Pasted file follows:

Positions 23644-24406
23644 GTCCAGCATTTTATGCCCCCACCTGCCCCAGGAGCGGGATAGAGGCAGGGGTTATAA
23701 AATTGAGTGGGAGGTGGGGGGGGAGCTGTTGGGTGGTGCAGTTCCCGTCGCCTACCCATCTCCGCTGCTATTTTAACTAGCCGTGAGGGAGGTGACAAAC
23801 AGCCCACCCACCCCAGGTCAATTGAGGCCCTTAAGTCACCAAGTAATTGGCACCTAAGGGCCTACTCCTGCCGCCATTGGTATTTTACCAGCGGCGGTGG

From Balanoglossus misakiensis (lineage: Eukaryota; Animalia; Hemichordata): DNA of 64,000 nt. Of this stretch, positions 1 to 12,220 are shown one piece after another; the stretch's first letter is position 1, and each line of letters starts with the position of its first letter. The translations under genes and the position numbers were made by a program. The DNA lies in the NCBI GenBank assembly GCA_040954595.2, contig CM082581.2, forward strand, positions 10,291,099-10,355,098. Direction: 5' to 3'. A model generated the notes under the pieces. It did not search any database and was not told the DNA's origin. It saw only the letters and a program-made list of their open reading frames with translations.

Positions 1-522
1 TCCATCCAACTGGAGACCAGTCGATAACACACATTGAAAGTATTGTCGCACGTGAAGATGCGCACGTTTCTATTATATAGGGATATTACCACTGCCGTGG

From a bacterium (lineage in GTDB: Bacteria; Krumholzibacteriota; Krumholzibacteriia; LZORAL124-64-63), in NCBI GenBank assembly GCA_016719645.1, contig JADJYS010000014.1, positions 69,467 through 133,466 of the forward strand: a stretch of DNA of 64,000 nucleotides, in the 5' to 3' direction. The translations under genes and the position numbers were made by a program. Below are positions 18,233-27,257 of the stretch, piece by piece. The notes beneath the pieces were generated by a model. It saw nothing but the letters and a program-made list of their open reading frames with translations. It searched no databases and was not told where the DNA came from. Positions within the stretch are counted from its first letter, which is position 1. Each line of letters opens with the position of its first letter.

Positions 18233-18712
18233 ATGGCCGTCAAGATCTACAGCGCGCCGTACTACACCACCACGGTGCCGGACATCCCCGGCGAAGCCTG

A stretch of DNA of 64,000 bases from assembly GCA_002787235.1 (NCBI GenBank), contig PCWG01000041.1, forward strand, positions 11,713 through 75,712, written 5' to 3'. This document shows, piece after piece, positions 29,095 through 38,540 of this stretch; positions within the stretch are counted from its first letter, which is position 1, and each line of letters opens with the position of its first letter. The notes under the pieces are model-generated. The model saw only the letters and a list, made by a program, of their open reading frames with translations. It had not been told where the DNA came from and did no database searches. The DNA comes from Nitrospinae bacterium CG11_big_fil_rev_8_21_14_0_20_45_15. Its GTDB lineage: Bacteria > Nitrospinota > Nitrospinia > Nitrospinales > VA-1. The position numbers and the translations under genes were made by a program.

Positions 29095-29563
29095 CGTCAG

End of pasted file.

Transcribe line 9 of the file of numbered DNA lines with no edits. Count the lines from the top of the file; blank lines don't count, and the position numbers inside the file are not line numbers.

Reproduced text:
Positions 18233-18712